To protect the security of energy supply, China is building national strategic petroleum reserve (SPR). We present a dynamic programming model to determine the optimal stockpiling and drawdown strategies for China's SPR under various scenarios, focusing on minimizing the total cost of reserves. In contrast to previous research, the oil price given in our model is exogenous on a monthly instead of annual basis, with a view to more realistic simulation of optimal strategies each year. Our model results show that in the case where stockpiling affects oil prices, a given SPR size will be achieved earlier than when stockpiling does not affect oil prices. In different emergency conditions, the optimal stockpiling and drawdown strategies of China's SPR are very different. When an emergency occurs, the shock of stockpiling on the oil price per barrel could range $0.49–$6.35, while the impact of drawdown on the oil price per barrel could range −$6.22 to −$0.48.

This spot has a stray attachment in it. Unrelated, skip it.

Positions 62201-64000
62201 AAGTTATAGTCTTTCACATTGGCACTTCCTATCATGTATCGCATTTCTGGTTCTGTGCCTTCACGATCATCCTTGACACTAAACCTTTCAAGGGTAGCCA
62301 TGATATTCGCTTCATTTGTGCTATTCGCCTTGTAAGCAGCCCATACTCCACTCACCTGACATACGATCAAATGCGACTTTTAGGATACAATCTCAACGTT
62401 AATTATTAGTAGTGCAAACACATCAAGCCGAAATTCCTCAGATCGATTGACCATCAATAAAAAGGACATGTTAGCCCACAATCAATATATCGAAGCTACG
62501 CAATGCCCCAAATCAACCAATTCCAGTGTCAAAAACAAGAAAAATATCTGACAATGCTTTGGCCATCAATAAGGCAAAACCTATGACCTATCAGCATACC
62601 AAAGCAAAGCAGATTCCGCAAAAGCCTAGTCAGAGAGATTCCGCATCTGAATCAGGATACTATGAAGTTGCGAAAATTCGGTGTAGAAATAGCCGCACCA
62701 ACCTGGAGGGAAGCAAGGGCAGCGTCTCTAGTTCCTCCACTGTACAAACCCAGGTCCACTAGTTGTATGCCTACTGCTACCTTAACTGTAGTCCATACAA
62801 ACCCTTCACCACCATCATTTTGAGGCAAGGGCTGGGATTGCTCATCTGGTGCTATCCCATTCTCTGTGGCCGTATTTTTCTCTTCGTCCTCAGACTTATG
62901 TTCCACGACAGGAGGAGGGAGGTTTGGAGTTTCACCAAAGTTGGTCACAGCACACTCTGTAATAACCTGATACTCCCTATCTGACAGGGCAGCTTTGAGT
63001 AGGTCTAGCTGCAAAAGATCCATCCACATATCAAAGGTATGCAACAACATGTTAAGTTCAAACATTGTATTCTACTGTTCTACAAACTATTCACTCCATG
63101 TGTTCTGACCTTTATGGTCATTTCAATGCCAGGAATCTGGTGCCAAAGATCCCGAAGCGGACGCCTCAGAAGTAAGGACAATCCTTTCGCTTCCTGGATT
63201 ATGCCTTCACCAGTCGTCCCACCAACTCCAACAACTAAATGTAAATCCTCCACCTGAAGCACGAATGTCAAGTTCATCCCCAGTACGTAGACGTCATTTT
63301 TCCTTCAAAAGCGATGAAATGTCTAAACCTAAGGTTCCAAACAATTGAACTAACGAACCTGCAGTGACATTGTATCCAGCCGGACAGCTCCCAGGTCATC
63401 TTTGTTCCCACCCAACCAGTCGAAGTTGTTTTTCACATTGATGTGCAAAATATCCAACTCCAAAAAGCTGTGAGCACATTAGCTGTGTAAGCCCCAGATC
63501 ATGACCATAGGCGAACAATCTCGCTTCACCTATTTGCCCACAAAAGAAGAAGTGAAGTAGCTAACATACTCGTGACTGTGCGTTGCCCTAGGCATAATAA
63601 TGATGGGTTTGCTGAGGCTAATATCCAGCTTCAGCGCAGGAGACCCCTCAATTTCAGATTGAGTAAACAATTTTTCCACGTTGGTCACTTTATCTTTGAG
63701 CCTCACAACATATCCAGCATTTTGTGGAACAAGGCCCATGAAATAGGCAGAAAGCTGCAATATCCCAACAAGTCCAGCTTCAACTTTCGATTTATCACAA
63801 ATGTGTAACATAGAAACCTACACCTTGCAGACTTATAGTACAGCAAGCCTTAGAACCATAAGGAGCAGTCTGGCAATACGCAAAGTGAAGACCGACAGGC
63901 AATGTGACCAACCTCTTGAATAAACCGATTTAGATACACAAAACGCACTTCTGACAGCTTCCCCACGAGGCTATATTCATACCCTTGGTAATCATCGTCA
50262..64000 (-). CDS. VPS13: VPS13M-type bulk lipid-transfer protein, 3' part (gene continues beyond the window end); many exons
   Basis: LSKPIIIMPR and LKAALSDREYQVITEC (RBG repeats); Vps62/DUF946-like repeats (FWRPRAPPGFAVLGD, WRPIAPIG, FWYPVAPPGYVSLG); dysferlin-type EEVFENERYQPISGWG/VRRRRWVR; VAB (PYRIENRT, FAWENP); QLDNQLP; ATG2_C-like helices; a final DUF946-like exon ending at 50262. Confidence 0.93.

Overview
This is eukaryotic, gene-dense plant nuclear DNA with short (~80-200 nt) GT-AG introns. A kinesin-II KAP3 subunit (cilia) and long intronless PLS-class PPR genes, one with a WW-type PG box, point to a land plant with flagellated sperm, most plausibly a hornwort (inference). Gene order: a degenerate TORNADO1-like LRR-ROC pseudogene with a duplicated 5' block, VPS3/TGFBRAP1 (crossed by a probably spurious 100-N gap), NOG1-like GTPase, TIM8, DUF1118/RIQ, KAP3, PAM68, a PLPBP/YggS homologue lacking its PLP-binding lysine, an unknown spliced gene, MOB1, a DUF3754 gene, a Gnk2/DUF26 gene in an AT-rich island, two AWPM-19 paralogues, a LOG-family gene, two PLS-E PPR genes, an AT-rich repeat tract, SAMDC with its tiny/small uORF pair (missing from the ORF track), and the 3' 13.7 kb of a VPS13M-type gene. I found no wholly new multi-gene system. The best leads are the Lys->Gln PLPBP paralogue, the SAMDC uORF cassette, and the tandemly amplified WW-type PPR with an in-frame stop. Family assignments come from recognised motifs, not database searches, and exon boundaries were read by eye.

Based on the application of a Consumer Lifestyle Approach (CLA), this paper quantifies the direct and indirect impact of lifestyle of urban and rural residents on China's energy use and the related CO2 emissions during the period 1999–2002. The results show that approximately 26 per cent of total energy consumption and 30 per cent of CO2 emission every year are a consequence of residents’ lifestyles, and the economic activities to support these demands. For urban residents the indirect impact on energy consumption is 2.44 times greater than the direct impact. Residence; home energy use; food; and education, cultural and recreation services are the most energy-intensive and carbon-emission-intensive activities. For rural residents, the direct impact on energy consumption is 1.86 times that of the indirect, and home energy use; food; education, and cultural recreation services; and personal travel are the most energy-intensive and carbon-emission-intensive activities. This paper provides quantitative evidence for energy conservation and environmental protection focused policies. China's security for energy supply is singled out as a serious issue for government policy-makers, and we suggest that government should harmonize the relationships between stakeholders to determine rational strategies.
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